Rob Davies the minister of trade and industry of South Africa speaks about the role of the IDC  in the country at a presentation in Sandton on Monday. 



Picture: Timothy Bernard



07.04.2014
Rob Davies the minister of trade and industry of South Africa speaks about the role of the IDC in the country at a presentation in Sandton on Monday. Picture: Timothy Bernard 07.04.2014
Ngqura Container terminal in Port Elizabeth.photo supplied
Ngqura Container terminal in Port Elizabeth.photo supplied

THE TRIPARTITE initiative between the Common Market for Eastern and Southern Africa (Comesa), the East African Community (EAC) and SADC is rooted in the AU’s Lagos Plan of Action and the Abuja Treaty, which aim to establish an African Economic Community. The three Tripartite communities have reached an important milestone in integrating their markets and economies by agreeing on the legal text to underpin the Tripartite Free Trade Area (TFTA).

The underlying rationale for African economic integration is that domestic markets are small by global standards, certainly too small to support economic diversification and industrialisation. The establishment of the TFTA is not only a political vision but makes business sense.

By establishing a larger free trade area, regional trade will be enhanced. Creating larger markets with greater critical mass will enhance the African investment proposition; it is also the only way Africa will be able to decisively move-up the value-chain and become a more effective player in the global economy. Regional integration is therefore critical to accelerated, inclusive and sustainable growth in Africa.

In the context of increased competition for access to the African market, it is not surprising that African countries are striving for greater regional integration. Despite geographic proximity and cultural affinity, African countries’ trade is still low by global standards and accounts for only 16 percent of Africa’s total trade. The TFTA therefore represents an important effort to enhance regional co-operation.

Agreements

Trade agreements between developing countries have historically been less successful in promoting intra-community trade, than in the case of blocs of developed countries.

The trade potential among countries that produce and export the same, mostly primary products, while importing most manufactured goods they consume, is very limited.

Well developed and diversified manufacturing capacity is largely lacking in many member states of the Tripartite. Clearly therefore, we have to address this if this integration initiative is to foster economic development.

It is for this reason that the Tripartite initiative, which is structured not merely to focus on market integration but informed by the perspective of development integration, has two additional pillars: co-operation to promote industrial development; and co-ordinated infrastructure development.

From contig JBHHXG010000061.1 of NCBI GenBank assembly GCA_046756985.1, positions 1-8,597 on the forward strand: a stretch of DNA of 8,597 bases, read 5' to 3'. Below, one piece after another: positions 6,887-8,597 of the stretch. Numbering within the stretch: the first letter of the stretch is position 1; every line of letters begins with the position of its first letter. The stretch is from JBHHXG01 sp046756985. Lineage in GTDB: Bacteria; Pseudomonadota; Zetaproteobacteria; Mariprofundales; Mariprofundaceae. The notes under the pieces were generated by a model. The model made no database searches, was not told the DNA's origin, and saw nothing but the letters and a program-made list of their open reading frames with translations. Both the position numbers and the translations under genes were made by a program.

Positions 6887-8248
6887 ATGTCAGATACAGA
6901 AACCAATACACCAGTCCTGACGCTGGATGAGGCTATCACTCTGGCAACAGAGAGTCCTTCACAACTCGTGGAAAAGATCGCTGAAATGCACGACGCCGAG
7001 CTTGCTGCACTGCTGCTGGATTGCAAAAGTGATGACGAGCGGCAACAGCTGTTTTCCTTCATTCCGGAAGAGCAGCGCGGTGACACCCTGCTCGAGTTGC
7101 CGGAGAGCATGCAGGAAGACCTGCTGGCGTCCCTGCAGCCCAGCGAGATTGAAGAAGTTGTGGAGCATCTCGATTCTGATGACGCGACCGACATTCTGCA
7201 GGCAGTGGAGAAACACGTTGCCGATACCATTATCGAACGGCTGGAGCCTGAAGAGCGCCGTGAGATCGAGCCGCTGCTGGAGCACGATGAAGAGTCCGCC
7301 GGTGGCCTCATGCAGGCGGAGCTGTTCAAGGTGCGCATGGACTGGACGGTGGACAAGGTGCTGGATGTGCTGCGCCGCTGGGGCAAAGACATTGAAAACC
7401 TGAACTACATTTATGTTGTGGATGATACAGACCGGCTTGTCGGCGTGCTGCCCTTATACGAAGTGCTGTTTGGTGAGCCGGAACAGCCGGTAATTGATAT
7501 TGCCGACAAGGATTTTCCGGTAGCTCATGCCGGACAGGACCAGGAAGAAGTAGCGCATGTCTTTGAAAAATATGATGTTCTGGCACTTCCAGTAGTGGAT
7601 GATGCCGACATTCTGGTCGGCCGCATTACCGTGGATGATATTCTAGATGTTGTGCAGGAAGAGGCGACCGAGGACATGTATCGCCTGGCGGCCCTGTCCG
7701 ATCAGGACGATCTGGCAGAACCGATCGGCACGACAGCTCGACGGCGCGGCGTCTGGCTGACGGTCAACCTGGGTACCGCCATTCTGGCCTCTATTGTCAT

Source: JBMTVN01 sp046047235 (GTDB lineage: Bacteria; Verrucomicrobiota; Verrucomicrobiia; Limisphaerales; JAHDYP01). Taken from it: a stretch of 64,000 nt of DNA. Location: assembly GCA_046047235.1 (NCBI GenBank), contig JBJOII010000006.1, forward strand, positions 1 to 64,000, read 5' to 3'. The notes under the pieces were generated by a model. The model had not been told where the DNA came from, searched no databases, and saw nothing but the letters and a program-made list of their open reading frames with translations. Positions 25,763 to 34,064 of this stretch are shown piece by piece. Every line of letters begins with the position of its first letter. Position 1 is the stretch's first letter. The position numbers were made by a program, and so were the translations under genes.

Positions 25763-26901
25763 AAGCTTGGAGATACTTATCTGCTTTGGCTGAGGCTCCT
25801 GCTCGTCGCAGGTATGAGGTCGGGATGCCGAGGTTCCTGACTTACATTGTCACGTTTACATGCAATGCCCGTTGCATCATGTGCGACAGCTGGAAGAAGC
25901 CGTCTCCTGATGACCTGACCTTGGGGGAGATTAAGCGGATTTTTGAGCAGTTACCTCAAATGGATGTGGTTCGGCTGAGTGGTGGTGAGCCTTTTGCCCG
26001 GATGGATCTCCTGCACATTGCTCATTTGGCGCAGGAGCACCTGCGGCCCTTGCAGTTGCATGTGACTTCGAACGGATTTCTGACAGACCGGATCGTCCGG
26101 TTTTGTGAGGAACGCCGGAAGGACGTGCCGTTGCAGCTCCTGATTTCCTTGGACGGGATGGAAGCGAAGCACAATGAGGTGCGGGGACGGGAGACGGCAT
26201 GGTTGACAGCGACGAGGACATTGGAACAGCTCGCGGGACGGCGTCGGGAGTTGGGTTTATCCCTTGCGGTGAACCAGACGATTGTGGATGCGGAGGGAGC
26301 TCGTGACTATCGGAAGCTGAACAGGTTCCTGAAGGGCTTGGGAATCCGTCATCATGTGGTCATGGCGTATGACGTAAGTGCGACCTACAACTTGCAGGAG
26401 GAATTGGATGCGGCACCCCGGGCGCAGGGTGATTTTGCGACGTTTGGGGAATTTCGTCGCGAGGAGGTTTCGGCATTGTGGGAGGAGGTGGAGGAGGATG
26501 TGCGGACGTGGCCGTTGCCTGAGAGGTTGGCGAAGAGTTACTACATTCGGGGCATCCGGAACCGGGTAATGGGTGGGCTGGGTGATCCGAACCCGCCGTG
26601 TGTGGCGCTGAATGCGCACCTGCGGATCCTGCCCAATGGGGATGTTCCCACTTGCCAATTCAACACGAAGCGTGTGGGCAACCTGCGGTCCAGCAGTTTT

This is essential to enhance productive capacity and the development of regional value-chains. On infrastructure, the main aim is to promote connectivity and reduce the costs of doing business in eastern and southern Africa.

The interventions sought include policy and regulatory harmonisation, development of physical infrastructure and facilitation.

Furthermore, the market integration pillar has been structured in two distinct phases: focusing on the conclusion of a free trade area covering trade in goods; while a second phase will extend this to the liberalisation of trade in services, as well as enhance co-operation in certain trade related areas such as intellectual property and investment.

Free trade area

The negotiations towards the TFTA were launched on June 11, 2011 in Johannesburg.

Four years later, the heads of state and government of the 26 participating countries met in Egypt yesterday to launch the free trade area, which signifies the conclusion of negotiations on the free trade agreement.

The launch will be followed by the finalisation of negotiations on tariff reduction schedules and rules of origin. Progress has been achieved in these areas with negotiations advanced between some Tripartite states, while a number of rules of origin have been agreed on. This signals that we are on track to create a market of over 625 million people with a combined gross domestic product of approximately $1.6 trillion (R19.9 trillion).

This is sending a powerful message that Africa is committed to its economic integration agenda and in creating a conducive environment for trade and investment.

The TFTA will therefore increase Africa’s prospects of stimulating industrialisation, employment, income generation and poverty reduction.

Importantly, by providing a larger market, it offers the opportunity to improve economies of scale and efficiency, thereby improving Africa’s competitiveness both in its own markets and globally.

The TFTA if properly utilised, can be a springboard that catalyses a wave of growth in the manufacturing sector.

The challenge for the member states is to ensure that they take advantage of the opportunities and proximity to fast growing African markets.

For South Africa, the Tripartite area already absorbs a significant share of South Africa’s exports.

Over the past three years, South Africa has exported on average, annually, goods to the value of $16.8 billion to this region. This constitutes 18.3 percent of the country’s global exports. Hence, the importance of this initiative to South Africa’s industrial and employment objectives.

Rob Davies is the Minister of Trade and Industry